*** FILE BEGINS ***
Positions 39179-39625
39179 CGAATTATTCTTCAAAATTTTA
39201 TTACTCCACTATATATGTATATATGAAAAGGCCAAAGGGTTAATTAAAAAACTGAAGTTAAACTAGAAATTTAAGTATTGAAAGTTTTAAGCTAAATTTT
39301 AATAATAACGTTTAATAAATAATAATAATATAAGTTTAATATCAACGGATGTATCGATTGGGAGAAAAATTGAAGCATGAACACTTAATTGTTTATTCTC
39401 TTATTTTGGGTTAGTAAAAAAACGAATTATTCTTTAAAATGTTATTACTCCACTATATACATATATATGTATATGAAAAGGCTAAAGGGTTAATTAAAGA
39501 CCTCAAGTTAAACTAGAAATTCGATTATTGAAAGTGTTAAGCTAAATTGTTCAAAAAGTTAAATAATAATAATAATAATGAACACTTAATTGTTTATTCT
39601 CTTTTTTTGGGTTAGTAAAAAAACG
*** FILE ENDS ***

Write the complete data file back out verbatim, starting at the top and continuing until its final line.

Positions 39179-39625
39179 CGAATTATTCTTCAAAATTTTA
39201 TTACTCCACTATATATGTATATATGAAAAGGCCAAAGGGTTAATTAAAAAACTGAAGTTAAACTAGAAATTTAAGTATTGAAAGTTTTAAGCTAAATTTT
39301 AATAATAACGTTTAATAAATAATAATAATATAAGTTTAATATCAACGGATGTATCGATTGGGAGAAAAATTGAAGCATGAACACTTAATTGTTTATTCTC
39401 TTATTTTGGGTTAGTAAAAAAACGAATTATTCTTTAAAATGTTATTACTCCACTATATACATATATATGTATATGAAAAGGCTAAAGGGTTAATTAAAGA
39501 CCTCAAGTTAAACTAGAAATTCGATTATTGAAAGTGTTAAGCTAAATTGTTCAAAAAGTTAAATAATAATAATAATAATGAACACTTAATTGTTTATTCT
39601 CTTTTTTTGGGTTAGTAAAAAAACG